Ecuador: National Strike Remains Strong After 10 Days

On Wednesday, people continued to arrive in the capital city from nearby provinces. They remain concentrated protesting in the El Ejido park area and near the universities.

June 23, 2022

The national strike called by the Confederation of Indigenous Nationalities of Ecuador (CONAIE) reached 10 days of massive protests on Wednesday and will continue in force given that President Guillermo Lasso refused to repeal the “State of Emergency.”

Thousands of demonstrators increase the pressure in the militarized streets of Quito while social organizations continue to demand that the government satisfy their list of demands, among which is a reduction in fuel prices.

Throughout the day, people continued to arrive in the capital city from nearby provinces. They remain concentrated protesting in the El Ejido park area and near the universities.

On Wednesday afternoon, some 10,000 protesters staged a peaceful march to the government headquarters, which remain heavily guarded by security forces and fenced off with barbed wire fences. Activities in the capital city have been markedly reduced as a result of the national strike.

The tweet reads, “Thousands of protesters arrive in Quito to demand the end of the Lasso administration. International human rights organizations denounced a strong police repression against the protests that have been taking place in Ecuador since June 13.”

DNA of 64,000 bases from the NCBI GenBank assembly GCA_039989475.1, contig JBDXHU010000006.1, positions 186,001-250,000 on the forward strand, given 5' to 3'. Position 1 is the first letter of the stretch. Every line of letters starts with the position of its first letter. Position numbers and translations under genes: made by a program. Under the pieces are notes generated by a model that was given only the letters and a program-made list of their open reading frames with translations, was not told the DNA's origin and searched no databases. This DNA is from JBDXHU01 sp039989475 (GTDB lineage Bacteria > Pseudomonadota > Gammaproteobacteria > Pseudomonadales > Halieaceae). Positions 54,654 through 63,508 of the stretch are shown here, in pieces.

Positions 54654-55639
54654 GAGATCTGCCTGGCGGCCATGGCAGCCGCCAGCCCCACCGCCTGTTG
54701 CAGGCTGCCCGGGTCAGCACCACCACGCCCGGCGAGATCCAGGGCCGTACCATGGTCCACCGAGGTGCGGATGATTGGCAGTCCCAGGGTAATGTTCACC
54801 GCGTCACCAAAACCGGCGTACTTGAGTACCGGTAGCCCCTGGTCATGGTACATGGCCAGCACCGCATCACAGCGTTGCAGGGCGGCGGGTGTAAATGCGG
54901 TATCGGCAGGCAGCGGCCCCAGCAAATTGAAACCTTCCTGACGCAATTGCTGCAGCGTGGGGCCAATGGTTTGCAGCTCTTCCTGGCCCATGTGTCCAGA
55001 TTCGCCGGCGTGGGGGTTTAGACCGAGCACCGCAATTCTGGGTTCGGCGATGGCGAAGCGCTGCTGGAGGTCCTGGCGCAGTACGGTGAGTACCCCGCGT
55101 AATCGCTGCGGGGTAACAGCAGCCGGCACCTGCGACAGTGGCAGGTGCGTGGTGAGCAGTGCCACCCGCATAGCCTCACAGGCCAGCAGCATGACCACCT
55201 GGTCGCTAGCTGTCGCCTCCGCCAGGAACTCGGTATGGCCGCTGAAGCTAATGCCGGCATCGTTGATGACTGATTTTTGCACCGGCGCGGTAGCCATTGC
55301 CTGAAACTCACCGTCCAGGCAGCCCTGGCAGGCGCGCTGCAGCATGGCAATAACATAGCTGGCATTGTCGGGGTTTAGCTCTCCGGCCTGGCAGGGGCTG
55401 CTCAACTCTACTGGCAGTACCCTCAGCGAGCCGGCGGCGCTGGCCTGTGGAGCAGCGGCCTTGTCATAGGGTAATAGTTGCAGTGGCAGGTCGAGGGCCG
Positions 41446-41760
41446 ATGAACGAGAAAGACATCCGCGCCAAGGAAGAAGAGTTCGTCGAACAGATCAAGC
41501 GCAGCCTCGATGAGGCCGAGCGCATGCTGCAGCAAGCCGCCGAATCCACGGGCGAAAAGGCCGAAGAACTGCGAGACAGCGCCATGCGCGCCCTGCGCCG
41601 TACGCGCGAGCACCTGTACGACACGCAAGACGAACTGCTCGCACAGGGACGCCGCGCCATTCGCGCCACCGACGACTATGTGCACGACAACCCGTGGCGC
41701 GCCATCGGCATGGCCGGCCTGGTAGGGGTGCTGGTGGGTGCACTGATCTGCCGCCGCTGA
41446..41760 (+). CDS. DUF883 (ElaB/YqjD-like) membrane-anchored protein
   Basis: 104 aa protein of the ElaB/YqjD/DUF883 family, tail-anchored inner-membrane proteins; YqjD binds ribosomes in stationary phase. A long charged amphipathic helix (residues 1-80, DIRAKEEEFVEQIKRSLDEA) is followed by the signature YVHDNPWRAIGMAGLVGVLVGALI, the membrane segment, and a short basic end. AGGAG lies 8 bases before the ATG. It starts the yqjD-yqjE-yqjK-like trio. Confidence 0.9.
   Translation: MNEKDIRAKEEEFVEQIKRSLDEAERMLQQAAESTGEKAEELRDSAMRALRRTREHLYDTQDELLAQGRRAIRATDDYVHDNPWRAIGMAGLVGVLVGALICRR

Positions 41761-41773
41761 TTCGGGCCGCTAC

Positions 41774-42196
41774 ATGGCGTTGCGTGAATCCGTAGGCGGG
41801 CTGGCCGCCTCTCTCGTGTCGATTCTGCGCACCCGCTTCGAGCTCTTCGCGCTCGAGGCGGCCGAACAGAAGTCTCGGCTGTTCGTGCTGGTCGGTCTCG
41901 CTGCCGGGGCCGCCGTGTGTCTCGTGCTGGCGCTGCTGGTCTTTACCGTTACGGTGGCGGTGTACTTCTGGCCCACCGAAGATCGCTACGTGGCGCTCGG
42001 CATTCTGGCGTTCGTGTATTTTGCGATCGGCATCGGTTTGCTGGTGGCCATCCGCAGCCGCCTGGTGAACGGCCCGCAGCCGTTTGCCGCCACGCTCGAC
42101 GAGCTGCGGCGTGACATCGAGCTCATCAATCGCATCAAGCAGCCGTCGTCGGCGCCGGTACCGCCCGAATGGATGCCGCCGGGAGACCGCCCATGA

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The CONAIE President Leonidas Iza reiterated the willingness of indigenous organizations to dialogue without intermediaries if there are guarantees that the government will fulfill the commitments that the parties could eventually reach. This, however, cannot be done since the Presidency of the Republic announced that Lasso is with COVID-19.

The announcement was interpreted by opponents as a maneuver to avoid “showing up” at a time when citizen approval of the Lasso administration is at minimum levels. Meanwhile, the political environment continues to get more tense.

On Wednesday night, the upper and middle classes called for demonstrations against the presence of Indigenous people in the capital city. These social groups also starred in a “pot banging” calling for “peace.”

Paradoxically, however, the Lasso suporters are also spreading hate speech against those who participate in the national strike, whom “The Good People” call “terrorists.” .

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